A later school start could improve focus, brain function, make students happier


Photo courtesy Kappanonline.org

The percentage of students sleeping at least eight hours on school nights based on school start time.

The Culture of Health Blog shares that research suggests more sleep for teens could significantly benefit their health and academics. Nearly half of U.S. high schools that begin classes before 8 a.m. have teenagers who have not received the eight hours of sleep that they need. Sleep patterns and insufficient sleep often affect a range of physical and mental health conditions. 

Sophomore Tyler Cosgrove believes that school should start at 9 a.m. every day, not just when virtual. Cosgrove said, “It would be great because I would be able to have more time to sleep in.”

Cosgrove feels this would benefit him because he would not be tired at school. “I would not be tired in my first couple periods therefore I could pay attention better.”

Cosgrove has heard students talk about this with one another, and he believes one way students could allow their voices to be heard is by “going to the MCPS council meeting or talking to the principal so then they could talk to their boss about it.”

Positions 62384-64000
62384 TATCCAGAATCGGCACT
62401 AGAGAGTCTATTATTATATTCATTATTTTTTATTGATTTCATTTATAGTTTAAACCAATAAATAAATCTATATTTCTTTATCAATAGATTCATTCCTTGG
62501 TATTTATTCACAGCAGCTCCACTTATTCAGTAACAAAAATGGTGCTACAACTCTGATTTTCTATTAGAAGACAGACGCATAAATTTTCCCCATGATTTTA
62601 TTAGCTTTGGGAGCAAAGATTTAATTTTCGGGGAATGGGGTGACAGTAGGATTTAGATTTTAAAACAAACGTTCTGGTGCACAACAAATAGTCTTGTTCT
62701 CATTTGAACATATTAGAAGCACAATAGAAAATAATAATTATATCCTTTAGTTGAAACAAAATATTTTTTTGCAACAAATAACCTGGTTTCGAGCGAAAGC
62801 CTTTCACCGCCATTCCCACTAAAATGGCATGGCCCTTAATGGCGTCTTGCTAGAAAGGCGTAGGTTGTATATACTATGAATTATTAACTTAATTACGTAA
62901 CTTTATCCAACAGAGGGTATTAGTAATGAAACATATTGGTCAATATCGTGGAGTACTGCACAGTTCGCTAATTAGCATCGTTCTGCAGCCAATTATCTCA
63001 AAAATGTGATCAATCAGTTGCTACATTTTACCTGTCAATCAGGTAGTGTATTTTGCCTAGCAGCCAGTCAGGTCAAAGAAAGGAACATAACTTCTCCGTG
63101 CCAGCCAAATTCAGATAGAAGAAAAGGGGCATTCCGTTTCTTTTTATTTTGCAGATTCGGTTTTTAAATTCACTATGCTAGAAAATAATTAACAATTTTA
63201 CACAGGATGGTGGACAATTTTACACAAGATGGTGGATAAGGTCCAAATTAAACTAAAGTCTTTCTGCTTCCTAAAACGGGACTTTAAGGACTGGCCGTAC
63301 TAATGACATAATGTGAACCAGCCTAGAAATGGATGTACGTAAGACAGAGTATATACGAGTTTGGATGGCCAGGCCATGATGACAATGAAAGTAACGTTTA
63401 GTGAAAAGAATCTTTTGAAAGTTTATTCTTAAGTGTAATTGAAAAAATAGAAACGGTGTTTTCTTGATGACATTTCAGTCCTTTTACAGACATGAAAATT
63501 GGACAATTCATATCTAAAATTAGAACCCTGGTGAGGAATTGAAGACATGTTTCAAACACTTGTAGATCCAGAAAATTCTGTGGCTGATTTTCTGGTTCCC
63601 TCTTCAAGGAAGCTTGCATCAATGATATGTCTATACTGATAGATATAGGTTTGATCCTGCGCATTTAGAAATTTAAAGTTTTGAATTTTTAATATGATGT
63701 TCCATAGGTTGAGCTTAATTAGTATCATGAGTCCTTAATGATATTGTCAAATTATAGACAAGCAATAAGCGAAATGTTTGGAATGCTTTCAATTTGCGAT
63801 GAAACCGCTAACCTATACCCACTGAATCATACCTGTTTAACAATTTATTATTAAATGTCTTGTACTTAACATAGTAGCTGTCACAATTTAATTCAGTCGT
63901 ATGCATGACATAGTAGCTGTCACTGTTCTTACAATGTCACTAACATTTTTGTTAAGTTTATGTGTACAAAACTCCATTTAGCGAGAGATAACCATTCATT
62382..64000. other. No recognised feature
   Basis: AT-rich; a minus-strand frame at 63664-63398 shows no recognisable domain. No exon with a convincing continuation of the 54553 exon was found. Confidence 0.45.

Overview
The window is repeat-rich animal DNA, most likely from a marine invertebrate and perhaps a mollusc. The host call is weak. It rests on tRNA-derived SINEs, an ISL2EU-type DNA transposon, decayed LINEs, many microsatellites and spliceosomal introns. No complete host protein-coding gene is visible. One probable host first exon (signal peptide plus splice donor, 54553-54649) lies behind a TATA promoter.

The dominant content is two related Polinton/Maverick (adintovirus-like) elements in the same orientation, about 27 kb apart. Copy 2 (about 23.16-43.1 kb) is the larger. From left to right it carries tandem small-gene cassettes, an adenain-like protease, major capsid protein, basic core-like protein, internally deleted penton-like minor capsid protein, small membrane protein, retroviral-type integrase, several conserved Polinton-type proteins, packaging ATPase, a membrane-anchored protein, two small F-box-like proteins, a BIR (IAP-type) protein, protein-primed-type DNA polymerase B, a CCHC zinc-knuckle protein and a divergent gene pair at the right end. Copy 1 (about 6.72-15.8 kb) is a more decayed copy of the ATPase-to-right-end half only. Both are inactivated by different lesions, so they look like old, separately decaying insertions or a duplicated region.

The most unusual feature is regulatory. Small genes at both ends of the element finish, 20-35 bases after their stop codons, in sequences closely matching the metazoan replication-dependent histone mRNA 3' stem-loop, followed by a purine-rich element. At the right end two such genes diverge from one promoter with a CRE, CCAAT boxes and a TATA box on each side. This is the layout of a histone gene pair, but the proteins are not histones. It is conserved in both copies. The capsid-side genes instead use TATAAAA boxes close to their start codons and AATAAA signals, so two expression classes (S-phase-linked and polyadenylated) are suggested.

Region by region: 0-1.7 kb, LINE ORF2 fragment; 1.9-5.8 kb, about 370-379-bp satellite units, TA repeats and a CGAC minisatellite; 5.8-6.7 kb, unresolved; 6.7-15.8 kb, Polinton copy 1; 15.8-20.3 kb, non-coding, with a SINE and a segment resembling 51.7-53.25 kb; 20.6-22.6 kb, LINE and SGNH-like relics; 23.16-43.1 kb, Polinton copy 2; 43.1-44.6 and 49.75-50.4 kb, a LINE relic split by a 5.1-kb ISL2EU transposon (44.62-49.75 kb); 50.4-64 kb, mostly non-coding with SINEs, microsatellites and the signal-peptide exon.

Cosgrove usually goes to sleep around 12:30 a.m., and usually does not get the full eight hours of sleep an adolescent needs. “I get around six or seven hours of sleep.”

Cosgrove believes starting school later would improve his grades and focus. “People will be more aware and pay attention better if school starts later.”

Nick Hitchens, class of 2023 administrator, has realistic views on whether school should remain at its same time or for it to start later at 9 a.m.. “I am a firm supporter of a later start and teens needing sleep and it would be nice but I do not think it is realistic,” Hitchens said.

The start time of schools was made by the superintendent and other people at that level. The timing of school has to do with the end time and extracurriculars after school. Hitchens said, “If we started school later we would have to end later because there are certain times for each activity.” 

Students usually never get eight hours of sleep but Hitchens said, “that is important and does factor in but I believe it would just shift and there would not be a change, students would still stay up later and it would all get pushed back.”

Hitchens assumes starting school later will improve tardiness, students grades and focus. Hitchens said, “I know for sure that now that school starts later there are less accidents since it is now light out in the winter when usually we are driving to school and it’s still dark out.”

Sophomore Zach Haledjian thinks school should start at 9 a.m.. “Students stay up late doing homework after their extracurriculars and it is hard to get a good amount of sleep if you then have to wake up at 6 a.m.,” Haledjian said.

Haledjian rarely gets a full eight hours of sleep. “I usually go to sleep around 1 a.m. which is pretty bad,” Haledjian said.